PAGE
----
Ukrainian refugees find shelter and solace in Polish theatre

MARI SAITO

UKRAINIAN mothers and their young children found shelter in an ornate theatre in the Polish border town of Przemysl on Saturday, where they were able to get some rest after their harrowing journey.

For Tanya, a 34-year-old from Berdychiv in northern Ukraine, it was a relief to finally have some help with her five young children after their long trip to Poland.

Tanya, who did not give her last name, had stayed in her home until it was no longer possible to shield her children from the war.

“I tried to protect them from all of this. When the alarm sounded, I covered the windows with blankets so one couldn’t hear it. My small ones made up a monster, the siren monster,” she said.

Her children ran around her as she stood inside the theatre, which is tucked inside the Polish city’s Ukrainian cultural centre. There were about 50 refugees sleeping side by side under borrowed blankets on fold-out cots in the theatre. Children in colourful clothes danced and played on the stage flooded by theatre lights as their exhausted mothers chatted closely nearby.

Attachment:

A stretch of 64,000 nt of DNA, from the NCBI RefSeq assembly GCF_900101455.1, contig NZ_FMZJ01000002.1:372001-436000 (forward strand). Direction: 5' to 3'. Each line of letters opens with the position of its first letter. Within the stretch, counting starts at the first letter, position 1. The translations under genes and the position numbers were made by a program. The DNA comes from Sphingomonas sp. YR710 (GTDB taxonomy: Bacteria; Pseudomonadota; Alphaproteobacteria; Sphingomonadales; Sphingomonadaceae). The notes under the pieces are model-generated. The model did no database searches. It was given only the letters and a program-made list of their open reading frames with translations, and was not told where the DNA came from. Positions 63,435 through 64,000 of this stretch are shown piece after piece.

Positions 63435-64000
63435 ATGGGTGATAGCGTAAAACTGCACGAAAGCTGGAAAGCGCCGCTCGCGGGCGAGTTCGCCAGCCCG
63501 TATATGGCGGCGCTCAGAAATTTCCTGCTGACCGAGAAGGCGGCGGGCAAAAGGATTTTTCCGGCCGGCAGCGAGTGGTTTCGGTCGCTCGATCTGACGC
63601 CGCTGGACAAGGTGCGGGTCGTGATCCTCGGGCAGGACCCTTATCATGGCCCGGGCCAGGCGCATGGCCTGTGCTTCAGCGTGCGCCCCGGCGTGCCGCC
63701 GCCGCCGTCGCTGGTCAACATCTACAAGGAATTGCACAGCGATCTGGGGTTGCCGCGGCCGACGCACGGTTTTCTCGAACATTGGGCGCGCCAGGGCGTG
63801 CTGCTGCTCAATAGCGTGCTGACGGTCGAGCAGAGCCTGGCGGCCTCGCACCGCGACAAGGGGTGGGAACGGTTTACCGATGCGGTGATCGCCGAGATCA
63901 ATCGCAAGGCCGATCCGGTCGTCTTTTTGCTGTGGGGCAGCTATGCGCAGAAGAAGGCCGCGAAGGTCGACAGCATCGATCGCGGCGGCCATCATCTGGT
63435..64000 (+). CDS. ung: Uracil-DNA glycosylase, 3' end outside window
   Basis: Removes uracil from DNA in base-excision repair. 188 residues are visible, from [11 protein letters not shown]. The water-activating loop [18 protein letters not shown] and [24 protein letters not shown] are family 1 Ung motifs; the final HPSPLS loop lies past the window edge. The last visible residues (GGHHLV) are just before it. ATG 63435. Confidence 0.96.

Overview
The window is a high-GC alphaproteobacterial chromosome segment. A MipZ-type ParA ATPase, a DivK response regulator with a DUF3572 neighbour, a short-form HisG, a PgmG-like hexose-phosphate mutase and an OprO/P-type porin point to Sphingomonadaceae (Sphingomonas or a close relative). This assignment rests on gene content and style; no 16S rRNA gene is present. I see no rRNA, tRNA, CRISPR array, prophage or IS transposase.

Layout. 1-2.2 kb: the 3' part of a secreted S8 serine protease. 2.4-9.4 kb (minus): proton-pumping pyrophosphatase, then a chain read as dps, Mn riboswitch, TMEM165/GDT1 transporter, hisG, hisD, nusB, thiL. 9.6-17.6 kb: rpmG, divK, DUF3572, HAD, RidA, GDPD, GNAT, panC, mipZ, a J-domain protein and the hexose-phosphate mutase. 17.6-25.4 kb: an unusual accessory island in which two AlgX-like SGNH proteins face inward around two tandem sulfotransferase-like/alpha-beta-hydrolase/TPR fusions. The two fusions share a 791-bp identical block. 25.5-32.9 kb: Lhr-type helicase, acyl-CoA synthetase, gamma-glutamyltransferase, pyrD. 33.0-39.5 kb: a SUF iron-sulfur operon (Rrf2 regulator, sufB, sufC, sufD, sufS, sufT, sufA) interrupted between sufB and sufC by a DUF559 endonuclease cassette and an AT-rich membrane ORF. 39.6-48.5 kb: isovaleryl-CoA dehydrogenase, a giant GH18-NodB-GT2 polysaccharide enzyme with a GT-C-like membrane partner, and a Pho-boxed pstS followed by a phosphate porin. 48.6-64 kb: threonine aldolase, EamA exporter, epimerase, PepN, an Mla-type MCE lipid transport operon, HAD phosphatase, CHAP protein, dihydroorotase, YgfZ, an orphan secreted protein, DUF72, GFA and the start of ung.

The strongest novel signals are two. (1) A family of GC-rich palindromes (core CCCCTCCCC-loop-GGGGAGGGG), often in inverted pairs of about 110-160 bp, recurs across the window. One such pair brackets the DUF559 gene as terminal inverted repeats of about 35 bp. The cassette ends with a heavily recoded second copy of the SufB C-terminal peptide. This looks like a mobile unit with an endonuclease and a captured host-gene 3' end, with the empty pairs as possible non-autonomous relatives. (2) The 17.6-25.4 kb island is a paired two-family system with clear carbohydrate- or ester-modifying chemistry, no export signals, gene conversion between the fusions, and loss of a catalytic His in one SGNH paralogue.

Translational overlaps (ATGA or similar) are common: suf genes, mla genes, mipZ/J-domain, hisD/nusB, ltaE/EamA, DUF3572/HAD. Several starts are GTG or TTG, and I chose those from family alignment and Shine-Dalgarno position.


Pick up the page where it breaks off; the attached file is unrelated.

In a makeshift kindergarten next to the theatre, Olga Pavlovska from Kryvyi Rih in central Ukraine said she was relieved to finally be in a quiet place without air raids and sirens.

“Here, we are at least safe. No air raid alerts, no turmoil,” said Pavlovska, 28, as her two rambunctious sons chased each other around a table and knocked over a box of toys.

“My child slept very badly the first night. He woke up a lot, cried a lot, but now everything is good. He slept very well, really very well. Right Vovka?” she asked one of her sons.

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